Peace Leaders: strive to improve, honor good acts, offer help, stop harm and blame, make amends, and find trusted guides (the six keys of peace). So simple, even an elementary school student could be a Peace Leader. Or not so simple if we don’t practice every day. In fact, at Cambria Grammar School, peace leadership is a way of life.
According to Kathy Quigley, the program coordinator, “The Peace Leader program is part of the school atmosphere.”
Originally, April Benham, now retired, was Quigley’s co-coordinator. Now that responsibility has passed to Sarah Moore.
Reacting to the tragic shooting at Columbine High School, Dennis Embry began the Peace Leader program. The effort was to promote community building and to teach anti-bullying techniques in schools. A number of teachers and parents from Cambria went to training sessions and brought the program to the Grammar School. Rather than a passing fad, this program not only exists still, but is embedded in the school culture more than a decade later.
Quigley noted, “Teachers are dedicated to the underlying philosophies because they promote a safe learning environment.”
Long-tenured teachers are the keepers of the flame, and new teachers jump right in as eager participants.
The first thing anyone entering the school office sees is a banner with the Peace Promise that is hung just above the front desk. When students enter their classrooms, teachers greet them at the door. The greetings range from hugs for the kindergartners to high-fives and fist bumps for the fifth-graders. But the intent is the same. The classroom is a place that values each student as an individual.
While the teachers maintain the environment, Peace Leadership is all about the students. From kindergarten they are taught dispute-resolution techniques and take responsibility to keep the peace on the playground and throughout the school.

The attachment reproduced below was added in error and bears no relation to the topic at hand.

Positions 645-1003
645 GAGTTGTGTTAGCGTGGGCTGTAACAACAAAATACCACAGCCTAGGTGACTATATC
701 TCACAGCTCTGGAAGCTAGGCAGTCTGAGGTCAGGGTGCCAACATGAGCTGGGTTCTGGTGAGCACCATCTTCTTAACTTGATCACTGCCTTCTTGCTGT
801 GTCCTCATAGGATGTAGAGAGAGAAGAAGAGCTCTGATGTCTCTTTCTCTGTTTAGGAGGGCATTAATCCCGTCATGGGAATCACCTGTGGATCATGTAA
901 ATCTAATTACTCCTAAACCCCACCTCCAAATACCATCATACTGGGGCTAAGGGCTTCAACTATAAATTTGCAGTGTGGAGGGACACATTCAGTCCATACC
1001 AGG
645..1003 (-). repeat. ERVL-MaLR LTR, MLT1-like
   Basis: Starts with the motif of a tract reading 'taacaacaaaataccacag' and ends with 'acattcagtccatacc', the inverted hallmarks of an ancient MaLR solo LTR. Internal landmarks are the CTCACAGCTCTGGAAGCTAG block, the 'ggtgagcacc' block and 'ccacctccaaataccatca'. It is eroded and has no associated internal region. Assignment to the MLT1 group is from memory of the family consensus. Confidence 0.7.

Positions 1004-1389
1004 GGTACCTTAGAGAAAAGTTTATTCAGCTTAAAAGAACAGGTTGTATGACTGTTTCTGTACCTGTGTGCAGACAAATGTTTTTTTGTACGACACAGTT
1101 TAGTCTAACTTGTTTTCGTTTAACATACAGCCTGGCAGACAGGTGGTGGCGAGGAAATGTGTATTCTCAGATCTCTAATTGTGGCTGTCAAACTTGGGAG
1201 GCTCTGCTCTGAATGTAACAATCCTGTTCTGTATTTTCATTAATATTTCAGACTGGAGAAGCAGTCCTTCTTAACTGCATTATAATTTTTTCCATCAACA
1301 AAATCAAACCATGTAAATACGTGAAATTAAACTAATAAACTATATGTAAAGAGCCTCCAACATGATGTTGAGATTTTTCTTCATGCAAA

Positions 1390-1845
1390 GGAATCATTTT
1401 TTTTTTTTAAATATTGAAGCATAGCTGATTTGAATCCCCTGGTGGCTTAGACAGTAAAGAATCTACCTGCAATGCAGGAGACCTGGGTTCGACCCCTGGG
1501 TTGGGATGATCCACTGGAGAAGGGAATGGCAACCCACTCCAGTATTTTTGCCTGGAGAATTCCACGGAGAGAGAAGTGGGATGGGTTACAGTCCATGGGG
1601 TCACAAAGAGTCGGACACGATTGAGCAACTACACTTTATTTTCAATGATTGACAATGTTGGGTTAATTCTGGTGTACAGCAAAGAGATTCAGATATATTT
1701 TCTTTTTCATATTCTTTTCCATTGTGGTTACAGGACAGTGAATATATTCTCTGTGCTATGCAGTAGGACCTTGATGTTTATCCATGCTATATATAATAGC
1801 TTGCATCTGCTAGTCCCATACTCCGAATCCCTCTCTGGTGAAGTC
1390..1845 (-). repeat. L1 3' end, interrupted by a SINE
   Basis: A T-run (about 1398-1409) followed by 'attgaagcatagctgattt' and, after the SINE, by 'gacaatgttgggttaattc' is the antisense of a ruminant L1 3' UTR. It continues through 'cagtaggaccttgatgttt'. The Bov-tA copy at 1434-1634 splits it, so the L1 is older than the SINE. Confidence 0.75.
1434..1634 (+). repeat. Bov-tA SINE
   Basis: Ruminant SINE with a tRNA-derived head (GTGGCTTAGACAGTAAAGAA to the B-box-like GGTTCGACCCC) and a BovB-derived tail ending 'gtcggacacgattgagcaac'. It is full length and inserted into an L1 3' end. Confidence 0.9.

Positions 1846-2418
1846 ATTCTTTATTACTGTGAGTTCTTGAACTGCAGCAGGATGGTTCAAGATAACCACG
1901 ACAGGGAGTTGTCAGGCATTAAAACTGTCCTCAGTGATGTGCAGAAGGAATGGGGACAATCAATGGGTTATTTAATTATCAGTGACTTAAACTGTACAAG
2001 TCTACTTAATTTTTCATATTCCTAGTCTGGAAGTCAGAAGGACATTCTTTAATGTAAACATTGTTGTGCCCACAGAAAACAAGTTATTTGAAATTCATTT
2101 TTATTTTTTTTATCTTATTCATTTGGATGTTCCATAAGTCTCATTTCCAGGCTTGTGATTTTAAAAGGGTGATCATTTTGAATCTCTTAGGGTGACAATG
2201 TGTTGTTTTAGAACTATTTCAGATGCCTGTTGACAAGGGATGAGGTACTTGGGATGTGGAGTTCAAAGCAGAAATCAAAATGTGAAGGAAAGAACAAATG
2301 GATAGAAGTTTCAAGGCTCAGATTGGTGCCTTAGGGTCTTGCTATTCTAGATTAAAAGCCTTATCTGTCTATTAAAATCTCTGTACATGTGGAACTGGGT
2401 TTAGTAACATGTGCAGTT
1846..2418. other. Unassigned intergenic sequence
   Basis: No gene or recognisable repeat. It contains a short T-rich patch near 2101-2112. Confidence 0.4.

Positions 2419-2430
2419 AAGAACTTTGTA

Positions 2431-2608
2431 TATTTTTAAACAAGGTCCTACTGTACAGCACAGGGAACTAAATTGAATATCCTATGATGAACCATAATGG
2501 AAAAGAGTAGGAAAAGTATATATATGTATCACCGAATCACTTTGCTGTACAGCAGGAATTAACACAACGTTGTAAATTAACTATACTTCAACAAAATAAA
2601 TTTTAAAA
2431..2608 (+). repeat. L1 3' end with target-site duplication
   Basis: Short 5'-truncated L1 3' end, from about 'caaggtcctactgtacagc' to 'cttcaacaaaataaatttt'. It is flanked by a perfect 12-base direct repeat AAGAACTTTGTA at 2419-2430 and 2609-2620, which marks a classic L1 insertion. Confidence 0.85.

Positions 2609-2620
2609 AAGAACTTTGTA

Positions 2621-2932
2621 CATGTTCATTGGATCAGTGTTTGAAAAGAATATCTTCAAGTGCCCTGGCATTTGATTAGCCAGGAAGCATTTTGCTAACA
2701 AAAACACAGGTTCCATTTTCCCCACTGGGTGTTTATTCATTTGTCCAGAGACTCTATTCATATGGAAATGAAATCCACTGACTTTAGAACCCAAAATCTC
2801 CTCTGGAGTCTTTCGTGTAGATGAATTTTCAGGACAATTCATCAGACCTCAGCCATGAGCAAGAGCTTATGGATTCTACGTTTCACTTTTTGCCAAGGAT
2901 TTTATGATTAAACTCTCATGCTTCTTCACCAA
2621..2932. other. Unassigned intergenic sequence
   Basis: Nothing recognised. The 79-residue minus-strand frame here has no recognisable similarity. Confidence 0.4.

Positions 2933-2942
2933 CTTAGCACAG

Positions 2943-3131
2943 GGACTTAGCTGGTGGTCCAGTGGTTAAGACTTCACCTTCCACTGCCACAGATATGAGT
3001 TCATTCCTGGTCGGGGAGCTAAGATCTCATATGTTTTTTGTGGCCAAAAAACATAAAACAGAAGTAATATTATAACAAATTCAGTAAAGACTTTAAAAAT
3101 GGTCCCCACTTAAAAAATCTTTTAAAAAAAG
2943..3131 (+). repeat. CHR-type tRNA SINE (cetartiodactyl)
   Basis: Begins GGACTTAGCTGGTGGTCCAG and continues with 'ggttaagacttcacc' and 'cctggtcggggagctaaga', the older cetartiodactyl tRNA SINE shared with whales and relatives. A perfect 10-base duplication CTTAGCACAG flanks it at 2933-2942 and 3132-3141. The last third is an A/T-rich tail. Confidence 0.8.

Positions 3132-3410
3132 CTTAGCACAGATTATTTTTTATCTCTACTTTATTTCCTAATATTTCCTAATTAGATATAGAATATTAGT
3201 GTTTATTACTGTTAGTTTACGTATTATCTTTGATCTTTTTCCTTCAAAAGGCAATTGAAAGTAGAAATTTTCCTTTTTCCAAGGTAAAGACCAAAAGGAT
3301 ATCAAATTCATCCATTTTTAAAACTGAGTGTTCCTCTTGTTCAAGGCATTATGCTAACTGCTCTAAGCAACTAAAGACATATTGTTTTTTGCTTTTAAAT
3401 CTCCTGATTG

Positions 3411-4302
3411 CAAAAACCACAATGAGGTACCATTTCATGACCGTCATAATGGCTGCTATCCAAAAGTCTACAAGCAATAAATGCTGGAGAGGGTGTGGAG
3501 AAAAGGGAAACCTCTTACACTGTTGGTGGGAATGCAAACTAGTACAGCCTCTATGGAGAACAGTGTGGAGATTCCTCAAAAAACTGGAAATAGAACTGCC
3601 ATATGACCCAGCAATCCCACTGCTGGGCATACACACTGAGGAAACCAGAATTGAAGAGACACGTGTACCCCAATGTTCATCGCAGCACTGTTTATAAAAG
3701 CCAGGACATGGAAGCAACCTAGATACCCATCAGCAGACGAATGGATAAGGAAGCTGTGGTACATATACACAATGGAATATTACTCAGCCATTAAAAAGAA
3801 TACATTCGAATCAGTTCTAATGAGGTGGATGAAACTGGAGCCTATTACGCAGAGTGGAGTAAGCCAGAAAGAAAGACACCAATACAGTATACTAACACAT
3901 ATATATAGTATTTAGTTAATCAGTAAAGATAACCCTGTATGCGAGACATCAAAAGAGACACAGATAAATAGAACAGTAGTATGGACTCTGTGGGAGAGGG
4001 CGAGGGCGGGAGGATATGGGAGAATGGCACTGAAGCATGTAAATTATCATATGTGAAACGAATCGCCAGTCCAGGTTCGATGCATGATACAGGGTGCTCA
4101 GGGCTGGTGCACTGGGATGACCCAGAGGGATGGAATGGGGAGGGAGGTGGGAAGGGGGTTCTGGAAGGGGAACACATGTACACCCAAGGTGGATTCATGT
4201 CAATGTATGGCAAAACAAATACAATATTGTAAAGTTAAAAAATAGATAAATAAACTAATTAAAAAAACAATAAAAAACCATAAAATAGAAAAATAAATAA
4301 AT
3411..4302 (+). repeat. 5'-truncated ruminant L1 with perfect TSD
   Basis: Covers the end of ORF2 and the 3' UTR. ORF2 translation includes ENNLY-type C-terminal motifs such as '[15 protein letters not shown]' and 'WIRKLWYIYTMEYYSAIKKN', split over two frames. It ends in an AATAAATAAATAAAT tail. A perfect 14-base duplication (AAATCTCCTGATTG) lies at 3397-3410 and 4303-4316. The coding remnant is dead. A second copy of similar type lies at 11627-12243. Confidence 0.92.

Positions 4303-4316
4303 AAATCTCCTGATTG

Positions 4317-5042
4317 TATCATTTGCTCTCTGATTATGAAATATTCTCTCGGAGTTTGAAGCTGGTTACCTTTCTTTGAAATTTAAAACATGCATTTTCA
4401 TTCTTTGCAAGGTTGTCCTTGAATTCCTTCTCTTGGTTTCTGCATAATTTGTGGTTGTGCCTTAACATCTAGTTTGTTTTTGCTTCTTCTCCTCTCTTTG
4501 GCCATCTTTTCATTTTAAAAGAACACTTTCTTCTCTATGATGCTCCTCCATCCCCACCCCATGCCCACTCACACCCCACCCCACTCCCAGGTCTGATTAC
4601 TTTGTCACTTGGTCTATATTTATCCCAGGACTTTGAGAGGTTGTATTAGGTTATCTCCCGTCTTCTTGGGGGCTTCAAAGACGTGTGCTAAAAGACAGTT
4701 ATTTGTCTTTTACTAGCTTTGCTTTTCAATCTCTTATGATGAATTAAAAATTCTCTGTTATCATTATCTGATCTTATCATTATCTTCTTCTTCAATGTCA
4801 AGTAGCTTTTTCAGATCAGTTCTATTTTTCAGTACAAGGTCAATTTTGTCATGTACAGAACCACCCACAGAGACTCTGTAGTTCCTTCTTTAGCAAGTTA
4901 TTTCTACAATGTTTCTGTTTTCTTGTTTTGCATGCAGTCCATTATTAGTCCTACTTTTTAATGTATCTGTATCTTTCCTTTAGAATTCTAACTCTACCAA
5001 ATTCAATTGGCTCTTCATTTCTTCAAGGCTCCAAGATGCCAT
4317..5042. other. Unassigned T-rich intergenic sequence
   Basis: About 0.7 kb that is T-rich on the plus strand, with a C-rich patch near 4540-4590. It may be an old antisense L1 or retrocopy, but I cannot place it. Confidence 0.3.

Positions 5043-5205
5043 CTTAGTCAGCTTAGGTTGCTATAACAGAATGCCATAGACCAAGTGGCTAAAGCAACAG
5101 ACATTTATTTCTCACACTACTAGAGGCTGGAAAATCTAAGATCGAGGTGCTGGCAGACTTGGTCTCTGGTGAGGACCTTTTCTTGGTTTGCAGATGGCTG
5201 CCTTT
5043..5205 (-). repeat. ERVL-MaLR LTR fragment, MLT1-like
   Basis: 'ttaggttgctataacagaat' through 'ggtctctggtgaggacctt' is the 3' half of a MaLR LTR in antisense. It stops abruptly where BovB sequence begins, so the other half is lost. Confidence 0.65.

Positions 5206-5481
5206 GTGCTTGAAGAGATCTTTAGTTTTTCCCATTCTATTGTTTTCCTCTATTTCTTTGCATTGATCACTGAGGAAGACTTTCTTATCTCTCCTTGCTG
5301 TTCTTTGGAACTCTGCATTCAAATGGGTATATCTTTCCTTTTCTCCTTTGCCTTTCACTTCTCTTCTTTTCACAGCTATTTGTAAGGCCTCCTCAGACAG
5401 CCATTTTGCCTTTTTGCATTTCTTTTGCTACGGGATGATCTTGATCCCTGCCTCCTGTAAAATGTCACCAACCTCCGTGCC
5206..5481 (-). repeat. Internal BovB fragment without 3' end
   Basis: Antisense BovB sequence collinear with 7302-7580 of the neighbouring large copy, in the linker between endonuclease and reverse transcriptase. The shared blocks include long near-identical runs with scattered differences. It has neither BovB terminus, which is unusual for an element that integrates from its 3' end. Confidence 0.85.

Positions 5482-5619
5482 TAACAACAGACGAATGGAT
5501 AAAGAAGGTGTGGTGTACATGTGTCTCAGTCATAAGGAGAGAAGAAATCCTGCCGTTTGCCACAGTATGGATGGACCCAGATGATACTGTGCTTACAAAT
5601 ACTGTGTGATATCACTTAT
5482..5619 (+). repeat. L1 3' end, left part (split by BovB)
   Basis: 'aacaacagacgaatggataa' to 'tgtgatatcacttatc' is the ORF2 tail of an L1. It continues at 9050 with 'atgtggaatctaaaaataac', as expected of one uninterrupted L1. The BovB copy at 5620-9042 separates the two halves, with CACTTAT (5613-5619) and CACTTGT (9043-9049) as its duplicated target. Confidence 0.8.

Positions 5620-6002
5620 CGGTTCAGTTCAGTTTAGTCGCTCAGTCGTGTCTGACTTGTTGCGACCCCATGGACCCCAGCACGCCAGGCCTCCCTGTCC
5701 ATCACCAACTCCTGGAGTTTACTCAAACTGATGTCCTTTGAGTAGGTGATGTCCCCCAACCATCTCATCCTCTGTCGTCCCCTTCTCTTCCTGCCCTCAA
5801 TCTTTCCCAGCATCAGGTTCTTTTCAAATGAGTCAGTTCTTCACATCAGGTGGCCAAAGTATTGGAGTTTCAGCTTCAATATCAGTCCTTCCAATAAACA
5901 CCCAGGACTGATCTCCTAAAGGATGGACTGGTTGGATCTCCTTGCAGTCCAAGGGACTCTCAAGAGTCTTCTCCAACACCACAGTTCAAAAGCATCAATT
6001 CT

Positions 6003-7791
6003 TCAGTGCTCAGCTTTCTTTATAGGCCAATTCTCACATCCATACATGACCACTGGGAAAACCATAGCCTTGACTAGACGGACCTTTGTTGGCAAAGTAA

Fifth-graders are chosen for the Peace Council. Groups of six are selected on a rotating basis through the school year. It is their responsibility to lead Peace Rallies during Friday morning assemblies. At these rallies, students are honored for observing the rules and using the language of peace.
Throughout the year, there are various contests: for instance, Peaceful Playgrounds, where students are awarded raffle tickets. The prizes awarded through the raffles generally are playground equipment for the winning students’ classrooms. So the whole class shares in the winner’s commitment to the program.
Another annual event is “Mix it up Day.” On that day, students are expected to sit in the cafeteria with someone they normally wouldn’t share lunch with. During this time, they are asked to learn about their table mates. This promotes a sense of connection. Especially when younger kids sit with older ones.
The program also encourages outreach. One year, students raised $1,600 through a “Pennies for Peace” effort. The funds went toward building schools in underdeveloped areas. They have also worked with Meals on Wheels.
The ultimate test of the Peace Leader program’s success, is that the students take their skills with them as they move on to middle school.
Quigley noted that “the language carries over.”
Indeed, conflict resolution and community building are skills that last a lifetime. For Cambrians, these lessons start in kindergarten.